Garage carpet(3 Posts)
Following on from my previous thread regarding integral garage conversion, I'm thinking about a shorter term plan of what I can do with my garage.
I'm going to make a little laundry area at the back of it. Washing machine is already integrated in the kitchen, so I'm going to put my condenser tumble dryer in the garage and going to add some shelving and a work surface so I can sort the washing ready to put away.
I'm worried the garage may be too cold/damp for this realistically.
I've found a few articles about indoor/outdoor carpet, which has more durable and fire resistant properties than regular carpet, making it better for the garage. But these articles are all from America. Has anyone used a similar uk product? I think I'd prefer a carpet than carpet tiles as it seems so much easier to lay.
I've also seen diy garage door insulation. Just trying to think of ways to make the garage less cold through the winter and more of a room than a garage without doing an actual conversion for now.
if it's integrated, the floor should have a DPM. Put a rubber mat or sheet of plastic on the floor. In a couple of weeks lift it and see if it is wet underneath. It shouldn't be.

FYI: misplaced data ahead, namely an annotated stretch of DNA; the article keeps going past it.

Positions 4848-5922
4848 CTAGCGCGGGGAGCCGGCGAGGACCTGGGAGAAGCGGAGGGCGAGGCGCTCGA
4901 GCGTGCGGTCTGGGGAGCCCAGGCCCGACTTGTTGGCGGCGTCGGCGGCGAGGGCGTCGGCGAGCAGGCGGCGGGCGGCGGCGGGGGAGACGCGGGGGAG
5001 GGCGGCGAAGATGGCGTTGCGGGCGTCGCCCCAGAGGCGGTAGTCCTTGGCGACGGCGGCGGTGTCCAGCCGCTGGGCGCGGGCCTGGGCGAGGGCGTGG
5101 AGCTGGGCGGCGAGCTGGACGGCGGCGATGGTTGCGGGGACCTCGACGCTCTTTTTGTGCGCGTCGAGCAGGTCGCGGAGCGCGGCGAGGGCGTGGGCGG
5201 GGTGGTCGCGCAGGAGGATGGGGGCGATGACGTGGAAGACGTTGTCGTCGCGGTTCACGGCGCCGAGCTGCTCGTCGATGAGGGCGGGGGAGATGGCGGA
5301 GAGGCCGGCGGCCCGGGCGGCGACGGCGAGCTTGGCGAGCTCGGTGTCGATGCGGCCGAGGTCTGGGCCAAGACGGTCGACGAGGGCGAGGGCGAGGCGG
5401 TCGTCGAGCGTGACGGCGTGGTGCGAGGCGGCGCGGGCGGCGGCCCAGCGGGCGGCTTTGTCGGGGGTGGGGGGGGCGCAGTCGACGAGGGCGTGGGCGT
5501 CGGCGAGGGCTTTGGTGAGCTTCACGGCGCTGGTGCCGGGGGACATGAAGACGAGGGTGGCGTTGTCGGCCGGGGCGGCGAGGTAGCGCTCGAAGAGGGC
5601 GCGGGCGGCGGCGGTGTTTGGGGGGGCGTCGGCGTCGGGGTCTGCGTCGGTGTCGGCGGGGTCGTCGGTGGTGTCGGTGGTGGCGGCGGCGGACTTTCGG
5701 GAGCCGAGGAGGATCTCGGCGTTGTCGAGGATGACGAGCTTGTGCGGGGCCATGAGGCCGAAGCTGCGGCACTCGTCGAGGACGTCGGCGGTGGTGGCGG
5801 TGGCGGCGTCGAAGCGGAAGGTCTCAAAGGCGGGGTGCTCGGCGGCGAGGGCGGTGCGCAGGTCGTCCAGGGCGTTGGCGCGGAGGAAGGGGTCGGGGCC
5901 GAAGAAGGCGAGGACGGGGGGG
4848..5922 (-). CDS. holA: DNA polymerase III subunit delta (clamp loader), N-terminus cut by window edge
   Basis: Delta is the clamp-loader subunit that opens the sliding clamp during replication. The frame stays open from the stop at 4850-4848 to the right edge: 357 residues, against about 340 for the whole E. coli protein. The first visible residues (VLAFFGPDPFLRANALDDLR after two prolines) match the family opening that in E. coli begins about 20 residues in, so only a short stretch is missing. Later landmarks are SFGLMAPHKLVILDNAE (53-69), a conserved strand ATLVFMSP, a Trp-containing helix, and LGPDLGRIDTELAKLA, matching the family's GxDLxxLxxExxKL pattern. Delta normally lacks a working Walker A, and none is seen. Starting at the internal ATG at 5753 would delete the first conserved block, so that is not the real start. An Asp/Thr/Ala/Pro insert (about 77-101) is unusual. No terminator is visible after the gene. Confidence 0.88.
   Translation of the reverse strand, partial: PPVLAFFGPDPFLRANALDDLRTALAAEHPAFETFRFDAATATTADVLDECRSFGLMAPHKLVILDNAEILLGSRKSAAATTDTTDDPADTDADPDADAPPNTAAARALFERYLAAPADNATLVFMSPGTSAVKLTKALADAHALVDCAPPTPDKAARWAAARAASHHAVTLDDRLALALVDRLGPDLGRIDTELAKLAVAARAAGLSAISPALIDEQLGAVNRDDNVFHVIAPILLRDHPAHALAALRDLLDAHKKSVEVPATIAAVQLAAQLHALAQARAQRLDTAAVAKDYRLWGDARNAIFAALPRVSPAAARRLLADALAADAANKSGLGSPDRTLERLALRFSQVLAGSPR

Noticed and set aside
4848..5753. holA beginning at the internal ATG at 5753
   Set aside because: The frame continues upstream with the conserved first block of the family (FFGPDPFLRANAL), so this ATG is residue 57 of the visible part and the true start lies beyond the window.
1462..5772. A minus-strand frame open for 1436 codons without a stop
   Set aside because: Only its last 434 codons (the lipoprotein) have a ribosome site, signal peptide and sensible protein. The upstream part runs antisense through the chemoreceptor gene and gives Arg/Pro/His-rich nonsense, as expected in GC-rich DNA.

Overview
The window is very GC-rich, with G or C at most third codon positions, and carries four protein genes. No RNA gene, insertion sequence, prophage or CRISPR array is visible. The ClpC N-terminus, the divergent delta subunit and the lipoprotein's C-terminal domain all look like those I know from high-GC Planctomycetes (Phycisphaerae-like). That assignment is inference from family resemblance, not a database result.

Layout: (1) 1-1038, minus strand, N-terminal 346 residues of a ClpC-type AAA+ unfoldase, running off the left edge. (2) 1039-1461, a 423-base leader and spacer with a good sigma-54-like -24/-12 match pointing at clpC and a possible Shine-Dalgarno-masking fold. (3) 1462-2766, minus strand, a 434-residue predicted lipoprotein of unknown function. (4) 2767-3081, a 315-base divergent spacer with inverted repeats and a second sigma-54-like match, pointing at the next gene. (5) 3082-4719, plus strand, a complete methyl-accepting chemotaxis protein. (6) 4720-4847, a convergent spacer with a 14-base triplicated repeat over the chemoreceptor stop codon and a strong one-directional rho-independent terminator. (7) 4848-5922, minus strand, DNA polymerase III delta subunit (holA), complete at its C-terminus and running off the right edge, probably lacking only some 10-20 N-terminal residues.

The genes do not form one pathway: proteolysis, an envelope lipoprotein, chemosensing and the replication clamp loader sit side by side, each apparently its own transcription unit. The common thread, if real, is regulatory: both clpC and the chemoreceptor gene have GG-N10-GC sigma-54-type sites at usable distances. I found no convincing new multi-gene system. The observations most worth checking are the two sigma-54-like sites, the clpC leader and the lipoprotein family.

The walls should be about 13" thick.
The door will lose heat. You can buy brush-type draught excluders which allow the door to open, or you could seal round it with broad tape.
If you want a heater in there, an oil-filled radiator is safest. Turn everything off when unattended. Remember tumble driers sometimes catch fire. Petrol, white spirit, WD40 and motor oil are commonly found in garages, and are flammable. A smoke or heat detector in the garage that sounds in the house is worthwhile.
Vinyl flooring is easiest to keep clean. Concrete garage floors create grit and cement dust unless you seal them.
Ooh thank you, that's all really helpful. And I hadn't thought of a smoke alarm, so I'll definitely get one.
I don't think a car has ever been in the garage, but chemicals, like white spirit, might have. I'll make sure to store anything flammable in the shed.
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